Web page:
In the long term, it is expected that firms will move out many of their generic IT platforms to the cloud, in order to reduce the amount of time spent managing and fixing hardware issues. Most firms will adopt a hybrid model, making use of Public cloud services where it fits and retaining control over core Practice Management applications by placing them with a private hosting provider or by delivering the platforms onsite.

However, as more innovative legal-specific technology is introduced, it is likely that most new applications will be delivered in a software-as-a-service model, or at least developed to be –as-a-service ready – making it easier for firms to put services out to the cloud with minimal transitional work needed.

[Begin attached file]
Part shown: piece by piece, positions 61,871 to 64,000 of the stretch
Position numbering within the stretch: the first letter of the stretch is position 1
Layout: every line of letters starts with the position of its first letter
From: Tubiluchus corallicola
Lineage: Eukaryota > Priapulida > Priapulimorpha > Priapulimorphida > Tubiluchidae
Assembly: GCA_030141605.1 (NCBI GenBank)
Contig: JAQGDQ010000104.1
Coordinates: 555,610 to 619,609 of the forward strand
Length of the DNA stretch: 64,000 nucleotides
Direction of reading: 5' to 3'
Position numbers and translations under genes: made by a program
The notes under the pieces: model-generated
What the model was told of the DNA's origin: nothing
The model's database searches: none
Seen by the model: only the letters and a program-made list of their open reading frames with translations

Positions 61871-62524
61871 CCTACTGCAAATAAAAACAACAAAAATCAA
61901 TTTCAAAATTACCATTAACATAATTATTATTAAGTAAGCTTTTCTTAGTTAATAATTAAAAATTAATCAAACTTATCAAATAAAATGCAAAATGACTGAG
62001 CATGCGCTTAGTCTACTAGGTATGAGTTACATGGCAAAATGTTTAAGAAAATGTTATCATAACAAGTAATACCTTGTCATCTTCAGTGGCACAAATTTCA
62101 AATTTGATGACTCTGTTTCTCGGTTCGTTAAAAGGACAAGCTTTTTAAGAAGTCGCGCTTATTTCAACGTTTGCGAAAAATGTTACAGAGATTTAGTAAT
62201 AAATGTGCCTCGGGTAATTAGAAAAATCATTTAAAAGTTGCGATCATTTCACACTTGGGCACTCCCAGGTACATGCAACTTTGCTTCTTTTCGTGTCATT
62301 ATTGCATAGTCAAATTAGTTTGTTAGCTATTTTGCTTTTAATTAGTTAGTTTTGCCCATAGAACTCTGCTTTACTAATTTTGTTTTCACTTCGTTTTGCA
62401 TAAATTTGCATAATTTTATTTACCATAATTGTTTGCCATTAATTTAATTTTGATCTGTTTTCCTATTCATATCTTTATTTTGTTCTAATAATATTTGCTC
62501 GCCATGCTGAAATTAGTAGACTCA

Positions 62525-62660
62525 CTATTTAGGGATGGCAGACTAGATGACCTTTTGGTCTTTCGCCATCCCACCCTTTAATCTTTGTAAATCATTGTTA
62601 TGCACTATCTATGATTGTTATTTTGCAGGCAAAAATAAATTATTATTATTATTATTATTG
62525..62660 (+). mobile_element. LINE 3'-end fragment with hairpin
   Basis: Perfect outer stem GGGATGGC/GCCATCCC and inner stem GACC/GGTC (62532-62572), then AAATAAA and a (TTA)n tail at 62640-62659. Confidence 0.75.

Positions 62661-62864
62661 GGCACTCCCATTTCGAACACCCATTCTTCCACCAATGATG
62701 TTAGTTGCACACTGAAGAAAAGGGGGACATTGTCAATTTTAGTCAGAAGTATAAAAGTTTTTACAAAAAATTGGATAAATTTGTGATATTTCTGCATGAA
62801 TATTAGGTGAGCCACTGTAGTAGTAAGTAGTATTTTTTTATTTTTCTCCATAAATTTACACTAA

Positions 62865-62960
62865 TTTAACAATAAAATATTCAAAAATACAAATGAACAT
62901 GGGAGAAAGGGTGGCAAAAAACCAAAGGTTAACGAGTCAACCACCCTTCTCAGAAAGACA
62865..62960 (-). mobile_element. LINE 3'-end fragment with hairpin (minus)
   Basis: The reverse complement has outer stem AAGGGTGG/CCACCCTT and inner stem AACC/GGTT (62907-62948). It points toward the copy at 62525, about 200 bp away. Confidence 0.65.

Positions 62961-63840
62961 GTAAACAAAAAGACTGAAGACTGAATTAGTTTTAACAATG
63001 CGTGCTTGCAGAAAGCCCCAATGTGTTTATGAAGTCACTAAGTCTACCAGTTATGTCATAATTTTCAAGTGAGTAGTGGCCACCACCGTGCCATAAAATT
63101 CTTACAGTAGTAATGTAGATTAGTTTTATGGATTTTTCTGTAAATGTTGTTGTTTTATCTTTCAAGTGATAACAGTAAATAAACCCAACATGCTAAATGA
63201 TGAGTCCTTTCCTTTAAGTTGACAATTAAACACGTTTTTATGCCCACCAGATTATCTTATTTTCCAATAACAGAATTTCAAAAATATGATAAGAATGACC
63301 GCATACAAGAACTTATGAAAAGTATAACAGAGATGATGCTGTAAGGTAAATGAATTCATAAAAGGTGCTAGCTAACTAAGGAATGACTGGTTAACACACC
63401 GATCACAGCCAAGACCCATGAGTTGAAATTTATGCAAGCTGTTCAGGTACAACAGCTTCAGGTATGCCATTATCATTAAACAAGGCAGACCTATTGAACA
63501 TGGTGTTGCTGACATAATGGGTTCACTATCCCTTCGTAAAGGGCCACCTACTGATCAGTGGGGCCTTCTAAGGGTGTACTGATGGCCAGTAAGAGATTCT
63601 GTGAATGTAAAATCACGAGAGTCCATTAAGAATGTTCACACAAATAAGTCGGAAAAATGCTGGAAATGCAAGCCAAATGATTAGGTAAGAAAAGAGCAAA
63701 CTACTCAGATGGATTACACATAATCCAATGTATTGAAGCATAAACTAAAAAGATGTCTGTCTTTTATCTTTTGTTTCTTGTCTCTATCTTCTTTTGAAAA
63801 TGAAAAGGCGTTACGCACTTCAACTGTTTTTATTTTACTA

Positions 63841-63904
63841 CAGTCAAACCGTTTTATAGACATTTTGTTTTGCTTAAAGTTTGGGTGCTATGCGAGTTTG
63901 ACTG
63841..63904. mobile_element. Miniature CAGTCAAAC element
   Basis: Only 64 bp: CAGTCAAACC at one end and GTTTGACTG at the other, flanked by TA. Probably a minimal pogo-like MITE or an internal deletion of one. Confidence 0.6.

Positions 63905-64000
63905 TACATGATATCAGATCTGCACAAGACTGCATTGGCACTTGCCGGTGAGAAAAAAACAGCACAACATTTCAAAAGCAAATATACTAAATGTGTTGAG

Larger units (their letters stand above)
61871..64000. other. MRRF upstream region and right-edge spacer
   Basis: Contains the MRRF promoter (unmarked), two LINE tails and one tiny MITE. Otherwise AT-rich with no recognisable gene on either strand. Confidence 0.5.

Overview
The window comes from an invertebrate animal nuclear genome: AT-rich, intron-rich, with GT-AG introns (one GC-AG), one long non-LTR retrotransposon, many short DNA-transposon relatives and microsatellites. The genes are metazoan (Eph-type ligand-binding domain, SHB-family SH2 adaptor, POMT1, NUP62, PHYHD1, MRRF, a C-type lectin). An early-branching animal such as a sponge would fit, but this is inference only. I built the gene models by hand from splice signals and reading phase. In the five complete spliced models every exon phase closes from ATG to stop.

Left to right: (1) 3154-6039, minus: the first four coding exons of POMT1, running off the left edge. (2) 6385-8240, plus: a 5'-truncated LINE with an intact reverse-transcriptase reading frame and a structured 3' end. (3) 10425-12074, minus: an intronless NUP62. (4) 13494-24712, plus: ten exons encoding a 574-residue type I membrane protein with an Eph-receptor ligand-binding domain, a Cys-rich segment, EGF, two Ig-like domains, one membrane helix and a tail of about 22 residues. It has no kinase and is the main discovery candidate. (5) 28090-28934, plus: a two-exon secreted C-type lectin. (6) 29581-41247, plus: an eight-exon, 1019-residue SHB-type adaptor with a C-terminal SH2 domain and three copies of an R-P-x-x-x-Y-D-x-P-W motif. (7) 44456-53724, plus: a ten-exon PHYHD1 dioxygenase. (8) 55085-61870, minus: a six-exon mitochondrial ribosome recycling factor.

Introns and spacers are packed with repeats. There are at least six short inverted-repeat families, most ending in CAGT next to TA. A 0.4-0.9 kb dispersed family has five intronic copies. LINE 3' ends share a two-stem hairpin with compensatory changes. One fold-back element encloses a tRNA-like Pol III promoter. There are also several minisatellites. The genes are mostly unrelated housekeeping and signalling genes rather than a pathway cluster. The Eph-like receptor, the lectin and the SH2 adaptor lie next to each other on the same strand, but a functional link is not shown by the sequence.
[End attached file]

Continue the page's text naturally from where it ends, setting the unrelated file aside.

As private and multi-tenant hosting providers in the legal sector, we are seeing more and more legal firms looking to the cloud to deliver cost-efficiencies and flexibility, and many are becoming confident with putting core practice management platforms out to the cloud – to increase their own IT security and datacentre compliance capabilities. This shows a marked change in the industry as the cloud market matures and starts to offer a secure, viable cloud option to legal firms.

 

* David Ricketts is Head of Marketing and Sales at C24 Ltd and Carrie Morgan is Director at The Sales Way Ltd. C24 Ltd is one of the UK’s leading specialist managed service and hosting providers. Working with businesses all over the globe, the company manages, secures and delivers critical business applications to over 100 countries, with a particular focus on the legal sector. It is also a strategic Thomson Reuters partner and delivers enterprise hosting platforms for Thomson Reuters Elite clients who are looking for more flexible solutions for their core practice management platforms. www.c24.co.uk